Subprime Auto Delinquencies Climb Close to Recession Peaks
Oct 5th, 2016 @ 1:04 PM by Amber Nelson
American consumers with bad credit are falling behind on their auto loans at an alarming rate, reaching levels not far behind their all-time highs during the Great Recession.
According to data from Fitch Ratings, the 60 days or more delinquency rate on subprime auto loans rose in August to 4.86 percent, up 6 percent from July and up 22 percent from the previous year. Today’s rate is getting dangerously close to the December 2008 peak of 5.04 percent.
It is also disturbing that subprime delinquency rates have risen each month since February of this year and Fitch predicts that they will continue to climb through the end of 2016. Annual net losses on subprime auto loan securities jumped to 8.89 percent in August, up 20 percent from the month before and up 27 percent from August 2015. Fitch expects ANL rate to reach 10 percent by year’s end. The loss rate peak was 13 percent in January 2009.
Hylton Heard, senior director of Fitch’s U.S. asset-backed securities group, pointed out that even though rates are pushing Great Recession highs, they do not pose quite as large of a threat to the economy as certain fundamentals, like the unemployment rate, are doing better than in the 2008-2009 period.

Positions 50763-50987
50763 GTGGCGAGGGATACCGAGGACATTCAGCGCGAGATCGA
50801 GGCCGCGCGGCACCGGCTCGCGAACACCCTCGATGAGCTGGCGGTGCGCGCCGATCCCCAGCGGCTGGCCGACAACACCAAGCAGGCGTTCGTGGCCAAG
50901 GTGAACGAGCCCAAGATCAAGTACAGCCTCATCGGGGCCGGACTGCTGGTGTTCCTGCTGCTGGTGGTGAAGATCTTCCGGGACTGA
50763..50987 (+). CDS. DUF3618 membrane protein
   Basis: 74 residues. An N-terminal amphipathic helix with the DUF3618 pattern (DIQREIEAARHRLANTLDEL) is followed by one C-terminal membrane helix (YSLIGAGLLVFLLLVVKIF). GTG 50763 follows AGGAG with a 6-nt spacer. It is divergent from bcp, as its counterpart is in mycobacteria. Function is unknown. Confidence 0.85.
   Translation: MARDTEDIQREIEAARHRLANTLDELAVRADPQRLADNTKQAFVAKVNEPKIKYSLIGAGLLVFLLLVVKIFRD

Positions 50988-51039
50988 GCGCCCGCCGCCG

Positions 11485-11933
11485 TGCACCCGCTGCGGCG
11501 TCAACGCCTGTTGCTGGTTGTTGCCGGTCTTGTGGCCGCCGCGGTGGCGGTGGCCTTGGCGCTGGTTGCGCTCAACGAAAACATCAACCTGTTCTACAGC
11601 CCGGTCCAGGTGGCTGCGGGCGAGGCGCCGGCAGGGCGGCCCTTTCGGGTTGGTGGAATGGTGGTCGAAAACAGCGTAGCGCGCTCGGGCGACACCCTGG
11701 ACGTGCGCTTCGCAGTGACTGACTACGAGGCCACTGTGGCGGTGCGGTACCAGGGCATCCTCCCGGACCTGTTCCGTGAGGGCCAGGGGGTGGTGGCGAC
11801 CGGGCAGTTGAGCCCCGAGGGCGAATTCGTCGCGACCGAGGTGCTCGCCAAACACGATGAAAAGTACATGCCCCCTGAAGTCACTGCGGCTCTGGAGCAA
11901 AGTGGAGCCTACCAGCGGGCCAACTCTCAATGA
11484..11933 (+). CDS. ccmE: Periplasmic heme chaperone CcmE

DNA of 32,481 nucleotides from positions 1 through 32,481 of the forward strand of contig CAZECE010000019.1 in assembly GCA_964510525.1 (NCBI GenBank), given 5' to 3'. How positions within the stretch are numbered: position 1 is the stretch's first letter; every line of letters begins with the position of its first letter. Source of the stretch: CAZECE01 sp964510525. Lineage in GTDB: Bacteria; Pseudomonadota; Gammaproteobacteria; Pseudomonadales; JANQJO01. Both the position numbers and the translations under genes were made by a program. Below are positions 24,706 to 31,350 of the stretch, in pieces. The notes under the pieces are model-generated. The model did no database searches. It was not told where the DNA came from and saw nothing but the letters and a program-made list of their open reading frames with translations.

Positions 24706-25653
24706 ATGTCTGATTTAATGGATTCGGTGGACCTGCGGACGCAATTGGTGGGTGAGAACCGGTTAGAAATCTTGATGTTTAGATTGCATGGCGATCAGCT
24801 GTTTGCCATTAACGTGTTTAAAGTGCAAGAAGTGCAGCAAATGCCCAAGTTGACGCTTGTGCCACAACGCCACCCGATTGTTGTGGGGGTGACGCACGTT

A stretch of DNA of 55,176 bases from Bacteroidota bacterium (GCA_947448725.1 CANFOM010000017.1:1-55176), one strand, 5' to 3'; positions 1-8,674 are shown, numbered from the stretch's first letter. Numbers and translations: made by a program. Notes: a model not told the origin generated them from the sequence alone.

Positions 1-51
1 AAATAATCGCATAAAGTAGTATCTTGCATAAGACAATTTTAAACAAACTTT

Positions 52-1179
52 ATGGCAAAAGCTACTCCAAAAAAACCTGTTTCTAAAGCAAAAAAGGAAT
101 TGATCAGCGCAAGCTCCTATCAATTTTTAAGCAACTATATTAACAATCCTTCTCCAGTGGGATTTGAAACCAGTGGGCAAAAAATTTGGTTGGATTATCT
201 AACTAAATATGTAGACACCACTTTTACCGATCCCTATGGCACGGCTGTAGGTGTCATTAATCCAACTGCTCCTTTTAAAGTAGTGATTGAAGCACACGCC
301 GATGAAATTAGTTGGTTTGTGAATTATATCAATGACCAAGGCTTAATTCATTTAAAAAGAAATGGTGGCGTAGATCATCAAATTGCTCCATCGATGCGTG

Subprime losses are increasing partly due to many subprime loans made with weaker underwriting standards between 2013 and 2015. Some losses are also a result of longer loan terms (those with terms of 60 months or more) that make it difficult for car owners to have any equity in their vehicles when they need to sell. The number of used vehicles available for sale is also growing, making it even harder for owners to sell their older vehicles at a profit.
Prime loan delinquencies have also been rising although at a much lower level. The 60 day-plus delinquency rate increased to 0.41 percent, a 17 percent jump from a year ago.
Amber Nelson is a seasoned mortgage industry writer and a regular contributor to Loan.com and Mortgage101.com.